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HIV/AIDS Still Top Killer of Global Adolescents

The 21st International AIDS Conference was inaugurated on July 18 in Durban, South Africa. "After all of the wonderful milestones achieved, AIDS is still the number two cause of death for those aged 10-19 globally – and number one in Africa,” Anthony Lake, UNICEF’s executive director, told delegates here.
Remarkable achievements in HIV/AIDS response
UNICEF said new infections among children due to transmission at birth or during breastfeeding have decreased dramatically since 2000, dropping by 70 per cent globally in the period, including Sub-Saharan Africa with the highest HIV infection rate and AIDS-related mortality.
In the past 15 years, PMTCT program has averted about 1.6 million HIV infections among children.
In the meantime, ART has saved the lives of 8.8 million people.
Not optimistic situation
The United Nations Children’s Fund (UNICEF) has warned that adolescents aged 10-19 years are dying of AIDS at an alarming rate. HIV/AIDS is still top killer of global adolescents only second to traffic accidents.
AIDS-related deaths among people aged between 15 and 19 have more than doubled since 2000.
Although the proportion of new infections is stable, UNICEF still worries about the anticipated increase of HIV-infected adolescents in the next several years, which will means the increase of total PLWHA.
More girls get infected
In 2015, an average of 29 adolescents between the ages of 15 and 19 are infected with HIV every hour. Just six countries -- all but one in Africa -- accounted for half of new infections among under-14s: India, Kenya, Mozambique, Nigeria, South Africa and Tanzania.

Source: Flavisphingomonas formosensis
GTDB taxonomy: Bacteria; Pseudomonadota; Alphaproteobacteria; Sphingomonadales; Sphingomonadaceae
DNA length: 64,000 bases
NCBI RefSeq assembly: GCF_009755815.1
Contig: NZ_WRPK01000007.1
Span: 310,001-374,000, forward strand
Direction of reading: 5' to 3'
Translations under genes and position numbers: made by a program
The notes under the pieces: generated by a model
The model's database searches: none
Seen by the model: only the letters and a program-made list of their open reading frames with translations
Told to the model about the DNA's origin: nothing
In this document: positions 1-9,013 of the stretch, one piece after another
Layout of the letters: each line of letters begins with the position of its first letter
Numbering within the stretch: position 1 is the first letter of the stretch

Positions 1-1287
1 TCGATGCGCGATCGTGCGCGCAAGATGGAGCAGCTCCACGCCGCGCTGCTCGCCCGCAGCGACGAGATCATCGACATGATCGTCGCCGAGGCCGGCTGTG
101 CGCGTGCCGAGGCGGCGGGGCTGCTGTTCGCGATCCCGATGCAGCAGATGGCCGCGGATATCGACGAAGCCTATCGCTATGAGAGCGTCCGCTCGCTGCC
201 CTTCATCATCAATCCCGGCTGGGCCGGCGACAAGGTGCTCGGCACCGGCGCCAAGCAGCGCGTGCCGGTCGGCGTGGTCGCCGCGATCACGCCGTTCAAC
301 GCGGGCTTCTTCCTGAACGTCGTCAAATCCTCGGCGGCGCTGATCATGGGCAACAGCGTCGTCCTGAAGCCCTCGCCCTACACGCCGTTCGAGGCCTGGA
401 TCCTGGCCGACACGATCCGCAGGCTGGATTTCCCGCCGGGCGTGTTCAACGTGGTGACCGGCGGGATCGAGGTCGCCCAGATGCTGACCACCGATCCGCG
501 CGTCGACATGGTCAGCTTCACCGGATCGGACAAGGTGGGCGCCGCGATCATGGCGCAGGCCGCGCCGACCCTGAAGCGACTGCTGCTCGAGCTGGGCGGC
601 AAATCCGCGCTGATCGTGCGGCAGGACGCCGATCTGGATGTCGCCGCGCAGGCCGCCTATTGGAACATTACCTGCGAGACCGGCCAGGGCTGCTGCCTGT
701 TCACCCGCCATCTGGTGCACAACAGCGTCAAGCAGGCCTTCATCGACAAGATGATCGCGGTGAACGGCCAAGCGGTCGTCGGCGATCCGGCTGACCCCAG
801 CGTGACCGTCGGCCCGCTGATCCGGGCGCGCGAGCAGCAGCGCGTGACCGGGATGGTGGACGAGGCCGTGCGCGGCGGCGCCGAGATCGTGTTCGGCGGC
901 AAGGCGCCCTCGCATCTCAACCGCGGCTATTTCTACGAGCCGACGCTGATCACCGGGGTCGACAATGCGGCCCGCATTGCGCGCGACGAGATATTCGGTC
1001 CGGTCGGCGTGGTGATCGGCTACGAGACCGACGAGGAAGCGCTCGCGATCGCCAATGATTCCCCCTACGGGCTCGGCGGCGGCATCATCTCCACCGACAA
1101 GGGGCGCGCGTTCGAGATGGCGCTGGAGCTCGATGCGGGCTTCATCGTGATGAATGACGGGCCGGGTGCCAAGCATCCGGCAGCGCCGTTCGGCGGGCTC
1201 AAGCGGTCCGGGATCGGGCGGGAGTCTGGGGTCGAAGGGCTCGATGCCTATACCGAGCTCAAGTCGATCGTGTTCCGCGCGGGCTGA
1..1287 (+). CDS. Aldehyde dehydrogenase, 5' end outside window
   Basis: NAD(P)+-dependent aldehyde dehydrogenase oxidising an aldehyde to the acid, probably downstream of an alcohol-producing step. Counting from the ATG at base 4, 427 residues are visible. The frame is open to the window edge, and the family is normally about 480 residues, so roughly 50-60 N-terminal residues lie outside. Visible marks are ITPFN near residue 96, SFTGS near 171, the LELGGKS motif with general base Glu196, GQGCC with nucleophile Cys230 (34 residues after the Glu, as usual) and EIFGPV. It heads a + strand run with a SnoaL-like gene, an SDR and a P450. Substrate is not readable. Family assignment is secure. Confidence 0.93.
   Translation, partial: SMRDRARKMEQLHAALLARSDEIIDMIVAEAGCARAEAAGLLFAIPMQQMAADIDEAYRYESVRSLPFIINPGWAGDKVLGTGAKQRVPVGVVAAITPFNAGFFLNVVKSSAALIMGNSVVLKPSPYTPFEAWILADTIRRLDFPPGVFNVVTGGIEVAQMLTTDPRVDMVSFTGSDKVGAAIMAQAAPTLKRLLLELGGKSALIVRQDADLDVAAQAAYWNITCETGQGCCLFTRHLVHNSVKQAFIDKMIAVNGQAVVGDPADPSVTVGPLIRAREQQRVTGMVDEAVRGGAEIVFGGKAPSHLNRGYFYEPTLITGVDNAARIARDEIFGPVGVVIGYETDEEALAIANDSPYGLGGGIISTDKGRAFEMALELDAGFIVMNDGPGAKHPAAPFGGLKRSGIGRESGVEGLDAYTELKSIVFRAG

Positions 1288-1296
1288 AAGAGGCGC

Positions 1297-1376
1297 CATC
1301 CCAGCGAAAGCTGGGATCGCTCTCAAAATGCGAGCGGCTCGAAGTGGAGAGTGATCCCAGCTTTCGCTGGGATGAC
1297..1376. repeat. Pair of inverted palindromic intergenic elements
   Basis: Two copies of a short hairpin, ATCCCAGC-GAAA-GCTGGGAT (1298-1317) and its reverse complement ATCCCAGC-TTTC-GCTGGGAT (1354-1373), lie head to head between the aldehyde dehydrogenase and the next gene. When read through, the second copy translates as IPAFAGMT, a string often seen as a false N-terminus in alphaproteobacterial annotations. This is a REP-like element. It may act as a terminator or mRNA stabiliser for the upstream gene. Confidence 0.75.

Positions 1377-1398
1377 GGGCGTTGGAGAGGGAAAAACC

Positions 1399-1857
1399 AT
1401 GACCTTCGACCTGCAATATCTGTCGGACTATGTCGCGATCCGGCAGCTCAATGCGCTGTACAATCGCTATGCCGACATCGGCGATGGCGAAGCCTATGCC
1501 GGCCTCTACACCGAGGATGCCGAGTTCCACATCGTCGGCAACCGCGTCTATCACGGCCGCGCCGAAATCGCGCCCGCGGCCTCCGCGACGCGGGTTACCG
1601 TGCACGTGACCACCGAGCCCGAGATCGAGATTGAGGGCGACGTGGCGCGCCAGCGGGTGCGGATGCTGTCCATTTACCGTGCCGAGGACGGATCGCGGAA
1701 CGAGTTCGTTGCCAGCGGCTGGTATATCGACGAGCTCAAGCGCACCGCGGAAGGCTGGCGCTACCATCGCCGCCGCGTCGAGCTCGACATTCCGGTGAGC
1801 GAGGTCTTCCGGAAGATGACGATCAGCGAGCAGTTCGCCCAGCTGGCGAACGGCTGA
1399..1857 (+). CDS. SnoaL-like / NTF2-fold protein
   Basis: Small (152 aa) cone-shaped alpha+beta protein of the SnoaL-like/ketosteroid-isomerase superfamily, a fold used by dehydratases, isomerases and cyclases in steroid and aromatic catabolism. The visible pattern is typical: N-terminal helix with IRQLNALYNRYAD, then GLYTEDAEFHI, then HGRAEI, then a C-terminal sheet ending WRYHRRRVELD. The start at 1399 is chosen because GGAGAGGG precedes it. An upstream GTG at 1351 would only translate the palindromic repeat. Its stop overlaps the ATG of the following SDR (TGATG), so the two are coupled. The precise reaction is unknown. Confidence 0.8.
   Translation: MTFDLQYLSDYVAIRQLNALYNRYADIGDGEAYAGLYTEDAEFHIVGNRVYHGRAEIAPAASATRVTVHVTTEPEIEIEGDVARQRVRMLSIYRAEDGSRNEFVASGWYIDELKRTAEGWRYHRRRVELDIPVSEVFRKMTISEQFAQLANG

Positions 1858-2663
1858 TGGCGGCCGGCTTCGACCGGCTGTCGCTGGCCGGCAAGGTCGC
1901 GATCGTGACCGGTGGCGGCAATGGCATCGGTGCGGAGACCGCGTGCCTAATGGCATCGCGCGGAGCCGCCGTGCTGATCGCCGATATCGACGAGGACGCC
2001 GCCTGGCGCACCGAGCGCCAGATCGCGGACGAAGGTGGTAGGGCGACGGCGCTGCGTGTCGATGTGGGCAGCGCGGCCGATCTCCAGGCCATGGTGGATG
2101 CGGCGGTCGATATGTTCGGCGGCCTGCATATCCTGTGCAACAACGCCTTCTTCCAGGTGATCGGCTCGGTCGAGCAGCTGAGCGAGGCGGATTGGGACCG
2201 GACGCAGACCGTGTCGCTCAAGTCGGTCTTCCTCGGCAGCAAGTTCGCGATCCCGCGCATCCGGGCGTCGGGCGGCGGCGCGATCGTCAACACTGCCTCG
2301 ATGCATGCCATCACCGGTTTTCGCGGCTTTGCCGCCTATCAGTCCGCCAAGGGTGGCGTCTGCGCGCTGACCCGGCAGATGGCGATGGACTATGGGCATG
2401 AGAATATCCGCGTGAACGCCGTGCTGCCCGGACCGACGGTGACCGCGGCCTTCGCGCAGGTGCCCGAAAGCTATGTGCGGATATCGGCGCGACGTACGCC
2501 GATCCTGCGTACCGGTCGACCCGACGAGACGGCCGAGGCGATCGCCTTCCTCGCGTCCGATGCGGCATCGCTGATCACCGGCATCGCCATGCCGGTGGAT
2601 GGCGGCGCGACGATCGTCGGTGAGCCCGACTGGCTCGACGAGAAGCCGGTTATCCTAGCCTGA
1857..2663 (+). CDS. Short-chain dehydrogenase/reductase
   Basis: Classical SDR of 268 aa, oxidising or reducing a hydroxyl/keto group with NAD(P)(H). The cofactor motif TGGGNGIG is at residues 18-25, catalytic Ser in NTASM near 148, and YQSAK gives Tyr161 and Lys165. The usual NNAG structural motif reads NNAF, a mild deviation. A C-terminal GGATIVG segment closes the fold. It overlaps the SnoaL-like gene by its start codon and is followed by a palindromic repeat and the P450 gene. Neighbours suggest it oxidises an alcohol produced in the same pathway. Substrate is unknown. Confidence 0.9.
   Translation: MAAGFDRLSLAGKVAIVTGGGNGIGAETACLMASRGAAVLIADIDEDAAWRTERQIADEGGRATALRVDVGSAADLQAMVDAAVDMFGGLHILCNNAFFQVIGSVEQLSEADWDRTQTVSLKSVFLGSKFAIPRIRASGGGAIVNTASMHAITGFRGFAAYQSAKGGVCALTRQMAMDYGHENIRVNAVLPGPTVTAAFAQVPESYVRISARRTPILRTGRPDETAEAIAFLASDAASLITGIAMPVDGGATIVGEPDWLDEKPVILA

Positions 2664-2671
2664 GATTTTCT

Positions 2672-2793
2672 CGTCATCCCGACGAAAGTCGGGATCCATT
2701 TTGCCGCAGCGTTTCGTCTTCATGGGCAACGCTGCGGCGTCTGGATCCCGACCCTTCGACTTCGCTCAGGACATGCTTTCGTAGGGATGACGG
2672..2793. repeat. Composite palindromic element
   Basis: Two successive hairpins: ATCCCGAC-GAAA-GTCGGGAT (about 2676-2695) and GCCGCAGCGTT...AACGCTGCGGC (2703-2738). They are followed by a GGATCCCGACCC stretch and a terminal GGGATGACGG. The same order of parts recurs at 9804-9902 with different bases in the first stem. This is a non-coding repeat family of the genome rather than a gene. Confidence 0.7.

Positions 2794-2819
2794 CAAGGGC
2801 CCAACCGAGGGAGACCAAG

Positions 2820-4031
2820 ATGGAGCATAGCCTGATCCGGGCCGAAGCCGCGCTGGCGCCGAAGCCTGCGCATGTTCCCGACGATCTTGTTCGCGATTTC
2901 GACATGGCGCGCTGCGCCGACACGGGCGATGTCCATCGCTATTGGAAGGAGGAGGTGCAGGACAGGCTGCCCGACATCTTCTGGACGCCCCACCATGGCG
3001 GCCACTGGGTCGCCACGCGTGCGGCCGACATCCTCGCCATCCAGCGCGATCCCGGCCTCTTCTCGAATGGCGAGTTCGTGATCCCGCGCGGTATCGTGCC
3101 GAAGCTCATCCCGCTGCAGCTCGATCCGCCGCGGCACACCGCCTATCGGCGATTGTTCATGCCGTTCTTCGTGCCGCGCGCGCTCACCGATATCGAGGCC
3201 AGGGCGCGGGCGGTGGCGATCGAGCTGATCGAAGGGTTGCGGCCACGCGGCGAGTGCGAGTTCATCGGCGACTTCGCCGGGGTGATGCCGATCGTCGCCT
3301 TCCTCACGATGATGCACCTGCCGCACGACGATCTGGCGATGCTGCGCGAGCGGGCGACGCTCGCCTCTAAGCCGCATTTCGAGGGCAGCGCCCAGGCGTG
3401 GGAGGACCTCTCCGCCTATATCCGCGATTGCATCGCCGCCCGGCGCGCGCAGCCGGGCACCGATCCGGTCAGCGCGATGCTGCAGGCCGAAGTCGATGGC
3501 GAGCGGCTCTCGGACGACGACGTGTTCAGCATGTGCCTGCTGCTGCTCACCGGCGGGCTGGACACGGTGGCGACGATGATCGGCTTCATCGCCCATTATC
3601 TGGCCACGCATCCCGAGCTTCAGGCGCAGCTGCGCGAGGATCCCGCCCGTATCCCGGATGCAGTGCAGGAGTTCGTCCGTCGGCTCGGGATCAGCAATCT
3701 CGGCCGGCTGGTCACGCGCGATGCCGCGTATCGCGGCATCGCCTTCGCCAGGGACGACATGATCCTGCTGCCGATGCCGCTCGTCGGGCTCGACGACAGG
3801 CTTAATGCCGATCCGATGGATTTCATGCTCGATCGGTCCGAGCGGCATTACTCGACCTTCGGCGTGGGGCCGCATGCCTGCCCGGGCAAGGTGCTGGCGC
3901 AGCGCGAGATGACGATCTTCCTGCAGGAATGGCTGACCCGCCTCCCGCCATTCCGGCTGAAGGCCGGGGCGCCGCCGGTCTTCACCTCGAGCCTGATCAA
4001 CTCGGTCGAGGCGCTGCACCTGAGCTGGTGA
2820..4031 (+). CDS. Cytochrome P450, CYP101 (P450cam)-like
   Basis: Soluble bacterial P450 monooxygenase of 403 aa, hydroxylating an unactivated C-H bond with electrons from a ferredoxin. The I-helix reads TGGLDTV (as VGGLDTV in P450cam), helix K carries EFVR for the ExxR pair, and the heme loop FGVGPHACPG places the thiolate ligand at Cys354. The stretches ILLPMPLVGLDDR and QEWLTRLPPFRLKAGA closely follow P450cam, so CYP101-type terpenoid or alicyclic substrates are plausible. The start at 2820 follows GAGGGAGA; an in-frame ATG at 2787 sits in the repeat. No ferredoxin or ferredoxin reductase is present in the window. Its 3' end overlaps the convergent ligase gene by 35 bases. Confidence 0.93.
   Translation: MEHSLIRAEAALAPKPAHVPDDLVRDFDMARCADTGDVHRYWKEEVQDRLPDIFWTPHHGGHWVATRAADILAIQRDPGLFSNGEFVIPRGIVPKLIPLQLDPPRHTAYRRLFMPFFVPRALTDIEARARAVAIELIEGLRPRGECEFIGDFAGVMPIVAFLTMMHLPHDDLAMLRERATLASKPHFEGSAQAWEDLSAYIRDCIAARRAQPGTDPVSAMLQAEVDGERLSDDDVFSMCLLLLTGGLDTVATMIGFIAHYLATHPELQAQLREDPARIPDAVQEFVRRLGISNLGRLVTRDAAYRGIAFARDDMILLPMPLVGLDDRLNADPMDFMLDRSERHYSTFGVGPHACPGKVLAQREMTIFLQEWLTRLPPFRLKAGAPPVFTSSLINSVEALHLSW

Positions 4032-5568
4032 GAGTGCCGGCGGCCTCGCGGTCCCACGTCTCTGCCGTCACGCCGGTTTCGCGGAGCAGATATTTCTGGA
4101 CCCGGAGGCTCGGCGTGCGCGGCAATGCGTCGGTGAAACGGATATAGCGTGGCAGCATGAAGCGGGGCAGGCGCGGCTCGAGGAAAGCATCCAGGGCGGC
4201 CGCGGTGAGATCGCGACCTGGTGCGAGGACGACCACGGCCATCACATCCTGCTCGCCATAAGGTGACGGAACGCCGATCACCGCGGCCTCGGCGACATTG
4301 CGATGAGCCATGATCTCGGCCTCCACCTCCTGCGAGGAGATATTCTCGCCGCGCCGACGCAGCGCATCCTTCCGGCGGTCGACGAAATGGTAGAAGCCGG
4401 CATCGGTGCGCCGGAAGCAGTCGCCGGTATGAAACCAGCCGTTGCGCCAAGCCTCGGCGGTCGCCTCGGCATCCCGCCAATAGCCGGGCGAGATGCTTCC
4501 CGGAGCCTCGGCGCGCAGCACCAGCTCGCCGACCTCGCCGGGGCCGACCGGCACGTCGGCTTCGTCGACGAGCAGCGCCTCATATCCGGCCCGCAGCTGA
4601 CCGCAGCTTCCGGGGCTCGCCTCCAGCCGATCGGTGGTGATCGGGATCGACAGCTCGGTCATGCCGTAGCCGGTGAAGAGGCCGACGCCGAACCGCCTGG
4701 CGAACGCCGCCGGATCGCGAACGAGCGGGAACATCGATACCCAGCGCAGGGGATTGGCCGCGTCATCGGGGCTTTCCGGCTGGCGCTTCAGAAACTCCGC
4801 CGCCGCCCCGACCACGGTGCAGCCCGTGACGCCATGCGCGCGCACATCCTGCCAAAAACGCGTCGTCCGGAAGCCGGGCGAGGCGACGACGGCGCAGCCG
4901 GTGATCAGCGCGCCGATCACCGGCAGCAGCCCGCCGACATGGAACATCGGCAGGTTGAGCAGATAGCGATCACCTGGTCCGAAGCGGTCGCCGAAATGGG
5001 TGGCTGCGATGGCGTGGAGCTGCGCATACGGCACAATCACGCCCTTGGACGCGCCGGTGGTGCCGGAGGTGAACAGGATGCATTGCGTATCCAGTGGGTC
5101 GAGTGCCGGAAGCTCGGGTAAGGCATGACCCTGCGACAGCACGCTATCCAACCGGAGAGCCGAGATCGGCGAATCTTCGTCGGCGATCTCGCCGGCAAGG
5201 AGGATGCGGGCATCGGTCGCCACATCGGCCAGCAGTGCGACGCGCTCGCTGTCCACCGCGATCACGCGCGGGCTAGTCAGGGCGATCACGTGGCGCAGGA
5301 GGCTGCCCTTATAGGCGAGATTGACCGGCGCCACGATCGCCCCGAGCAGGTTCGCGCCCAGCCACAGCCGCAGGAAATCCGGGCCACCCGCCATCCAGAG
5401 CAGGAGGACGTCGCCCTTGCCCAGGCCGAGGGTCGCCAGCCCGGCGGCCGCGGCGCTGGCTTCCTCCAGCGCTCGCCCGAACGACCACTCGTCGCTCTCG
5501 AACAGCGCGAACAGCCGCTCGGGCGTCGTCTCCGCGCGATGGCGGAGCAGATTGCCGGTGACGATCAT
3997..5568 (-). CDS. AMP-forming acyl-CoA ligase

Girls are particularly vulnerable, making up about 65 per cent of new adolescent infections worldwide. In sub-Saharan Africa, which accounts for about 70 per cent of people in the world living with HIV, three out of every four adolescents newly infected by HIV in 2015 were girls.
Fear of testing keeps many young people unaware of their status. Among adolescents, only 13 per cent of girls and 9 per cent of boys were tested within the last year. A new poll conducted on U-report, shows that an estimated 68 per cent of 52,000 young people surveyed in 16 countries said they did not want to be tested, both because they were afraid of an HIV-positive result, and because they were worried about social stigma.
"The undeniable progress we have made in the last three decades does not mean that our struggle is over. The battle against AIDS will not be over until we redouble prevention and treatment efforts; until we reach those young lives still being denied the progress that millions before them have enjoyed; and until we end the stigma and fear that prevent so many young people from getting tested," Lake said.
The 21st International AIDS Conference was held from July 18 to 22, and brings together 18,000 scientists, politicians, activists and donors. It is the largest global HIV/AIDS thematic conference, primarily focusing on global HIV transmission, various problems related to HIV/AIDS, progress in HIV/AIDS response, new achievements in scientific research, and R&D of vaccines and new medicines. (Source:, July 22, 2016)